How Providing Mentorship Opportunities Supported Non-Traditional Pre-Service Teachers

Meenakshi Sharma, Mercer University

The pandemic heightened many existing challenges (such as work-school balance, working multiple jobs, family obligations, etc.) for non-traditional preservice teachers. To support this student population, Dr. Sharma integrated virtual mentoring as a key part of her science methods course curriculum.

The science methods course focused on preparing non-traditional teacher candidates as effective elementary science teachers according to the vision of the Next Generation Science standards. Therefore, all course activities and examples illustrated ways to engage elementary grade students in scientific sense-making of natural world phenomenon using science and engineering practices. Virtual mentoring was used as a tool to support this goal during pandemic and curb learning challenges.

Supporting Non-Traditional Teacher Candidates with Mentorship

During the Spring of 2021, Dr. Sharma provided virtual mentoring support to teacher candidates in an online, blended 8-week science methods course. The main idea was to humanize a traditional science methods course and be responsive to the academic needs of adult non-traditional learners. Research literature reveals non-traditional students have high drop-out rates, difficulties with adjusting and socializing to campus life, educational and learning gaps, and difficulties in adapting to new ideas in a field [1][2][3]. There are calls for making university coursework more suited to the needs of adult learners to address such challenges. Virtual mentoring was used as a response to such calls to facilitate socialization into the teaching profession by easing conversations with current teachers and peers.

Actions taken to facilitate mentoring:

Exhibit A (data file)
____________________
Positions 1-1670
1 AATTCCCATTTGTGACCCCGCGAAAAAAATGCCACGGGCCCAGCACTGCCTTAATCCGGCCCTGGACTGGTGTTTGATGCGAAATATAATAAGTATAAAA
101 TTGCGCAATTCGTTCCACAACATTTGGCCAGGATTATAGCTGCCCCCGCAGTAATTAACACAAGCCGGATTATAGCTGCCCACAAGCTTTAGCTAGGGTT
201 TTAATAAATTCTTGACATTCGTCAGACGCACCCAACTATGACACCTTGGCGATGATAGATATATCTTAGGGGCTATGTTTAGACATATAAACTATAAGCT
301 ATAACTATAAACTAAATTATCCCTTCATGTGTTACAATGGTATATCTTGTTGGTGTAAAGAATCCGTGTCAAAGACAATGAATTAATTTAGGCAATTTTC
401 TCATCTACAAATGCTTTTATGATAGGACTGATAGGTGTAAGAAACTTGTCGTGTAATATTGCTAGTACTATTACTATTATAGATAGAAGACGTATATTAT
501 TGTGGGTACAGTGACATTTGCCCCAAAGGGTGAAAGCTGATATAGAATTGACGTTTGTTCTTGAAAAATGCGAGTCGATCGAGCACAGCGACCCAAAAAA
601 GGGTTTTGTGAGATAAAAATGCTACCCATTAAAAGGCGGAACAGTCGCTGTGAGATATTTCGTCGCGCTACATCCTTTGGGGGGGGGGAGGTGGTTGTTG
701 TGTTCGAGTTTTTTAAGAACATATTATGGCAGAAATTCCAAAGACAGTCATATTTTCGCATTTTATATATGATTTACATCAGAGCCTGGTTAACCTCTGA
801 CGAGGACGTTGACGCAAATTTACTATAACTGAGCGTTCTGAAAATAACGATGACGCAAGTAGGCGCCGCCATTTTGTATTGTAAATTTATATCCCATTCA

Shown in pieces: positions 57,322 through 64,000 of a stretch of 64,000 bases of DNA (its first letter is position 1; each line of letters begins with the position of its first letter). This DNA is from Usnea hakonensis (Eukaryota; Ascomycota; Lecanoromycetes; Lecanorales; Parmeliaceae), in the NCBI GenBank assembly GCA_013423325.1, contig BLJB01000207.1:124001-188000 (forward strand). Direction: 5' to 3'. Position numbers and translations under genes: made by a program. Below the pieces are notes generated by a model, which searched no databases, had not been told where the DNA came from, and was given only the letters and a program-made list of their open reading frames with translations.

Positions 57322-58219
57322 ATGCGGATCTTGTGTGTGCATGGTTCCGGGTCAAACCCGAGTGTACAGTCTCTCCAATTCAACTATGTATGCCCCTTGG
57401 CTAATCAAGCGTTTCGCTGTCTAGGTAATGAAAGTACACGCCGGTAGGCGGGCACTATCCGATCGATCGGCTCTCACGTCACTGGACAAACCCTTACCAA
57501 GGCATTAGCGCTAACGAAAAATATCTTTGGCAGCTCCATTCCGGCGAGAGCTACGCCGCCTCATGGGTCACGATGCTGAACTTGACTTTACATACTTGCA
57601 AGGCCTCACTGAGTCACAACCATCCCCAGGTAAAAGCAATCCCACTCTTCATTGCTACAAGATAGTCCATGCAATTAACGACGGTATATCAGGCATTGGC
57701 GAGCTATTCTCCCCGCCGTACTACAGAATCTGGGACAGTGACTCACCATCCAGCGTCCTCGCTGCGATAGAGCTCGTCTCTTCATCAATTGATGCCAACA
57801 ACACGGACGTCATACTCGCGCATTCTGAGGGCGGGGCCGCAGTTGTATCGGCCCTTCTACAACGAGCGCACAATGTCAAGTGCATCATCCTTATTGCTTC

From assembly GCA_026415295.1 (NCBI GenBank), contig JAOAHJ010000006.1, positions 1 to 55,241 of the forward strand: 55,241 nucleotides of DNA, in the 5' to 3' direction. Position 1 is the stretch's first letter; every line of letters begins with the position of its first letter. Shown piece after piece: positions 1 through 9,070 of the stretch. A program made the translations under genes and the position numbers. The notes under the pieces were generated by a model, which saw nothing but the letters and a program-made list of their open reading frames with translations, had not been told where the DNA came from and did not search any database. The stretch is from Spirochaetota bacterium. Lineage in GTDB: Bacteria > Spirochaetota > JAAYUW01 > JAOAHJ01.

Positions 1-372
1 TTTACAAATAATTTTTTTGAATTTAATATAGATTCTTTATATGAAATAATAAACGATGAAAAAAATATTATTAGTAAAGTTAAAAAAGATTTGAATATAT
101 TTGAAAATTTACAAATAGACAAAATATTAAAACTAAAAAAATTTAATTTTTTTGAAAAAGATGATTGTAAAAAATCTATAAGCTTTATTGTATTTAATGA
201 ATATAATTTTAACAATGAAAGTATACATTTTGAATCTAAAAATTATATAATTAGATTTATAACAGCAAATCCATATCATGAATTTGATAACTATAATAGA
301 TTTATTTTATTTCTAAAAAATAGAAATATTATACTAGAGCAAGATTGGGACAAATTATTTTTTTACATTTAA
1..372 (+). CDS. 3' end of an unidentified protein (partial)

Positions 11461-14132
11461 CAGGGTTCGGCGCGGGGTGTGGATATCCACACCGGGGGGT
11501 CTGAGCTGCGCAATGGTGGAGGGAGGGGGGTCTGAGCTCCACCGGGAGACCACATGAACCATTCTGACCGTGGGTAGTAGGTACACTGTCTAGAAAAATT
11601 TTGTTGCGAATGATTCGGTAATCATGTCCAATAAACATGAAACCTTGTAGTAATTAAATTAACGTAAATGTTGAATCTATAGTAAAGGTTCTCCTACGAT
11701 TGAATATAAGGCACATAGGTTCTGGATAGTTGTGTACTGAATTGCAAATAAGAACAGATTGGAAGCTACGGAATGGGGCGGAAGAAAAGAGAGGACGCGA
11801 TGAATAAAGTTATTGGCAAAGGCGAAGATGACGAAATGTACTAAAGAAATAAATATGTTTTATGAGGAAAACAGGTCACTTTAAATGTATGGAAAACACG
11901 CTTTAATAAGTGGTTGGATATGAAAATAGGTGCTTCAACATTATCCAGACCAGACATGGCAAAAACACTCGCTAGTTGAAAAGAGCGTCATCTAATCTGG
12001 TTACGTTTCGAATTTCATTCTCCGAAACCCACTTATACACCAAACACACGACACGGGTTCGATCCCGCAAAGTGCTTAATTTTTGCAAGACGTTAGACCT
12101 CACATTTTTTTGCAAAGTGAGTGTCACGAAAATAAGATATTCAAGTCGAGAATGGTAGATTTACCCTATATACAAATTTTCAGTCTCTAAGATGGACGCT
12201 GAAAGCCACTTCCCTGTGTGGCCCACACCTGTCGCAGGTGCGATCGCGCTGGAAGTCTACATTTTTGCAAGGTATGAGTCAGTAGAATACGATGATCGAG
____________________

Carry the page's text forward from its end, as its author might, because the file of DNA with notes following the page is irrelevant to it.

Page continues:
1. Non-traditional students who had already completed a science method course were invited to serve as mentors.
  2. Mentors and mentees met on Zoom. However, because of scheduling challenges with jobs and family care, some of the synchronous course meeting time was devoted to hold large group discussions with mentors.
  3. Mentors shared their own classroom experiences, lesson plans, reflections, and learnings as science teachers. This offered adult non-traditional teacher candidates an online community with their peers where they could openly discuss their feelings about teaching and reflect on their own science learning experiences.
  4. Mentors were also requested to shared experiences with the culture of science teaching and learning in their schools to provide a bigger picture about elementary science teaching.

While scheduling time to meet outside of class was a challenge for mentors and mentees, the virtual mentoring was a positive experience for adult learners’ preparation as science teachers. Mentoring meetings provided a space where mentees could ask questions freely to their peers. Mentoring also enabled deeper understanding of course themes. In their written reflections, mentees recognized learning to be a science teacher as a complex and ongoing process. For example, mentors discussed examples and ideas on using science phenomena to teach meaningful science. It also allowed adult learners to compare their past science learning experiences with current views of science education.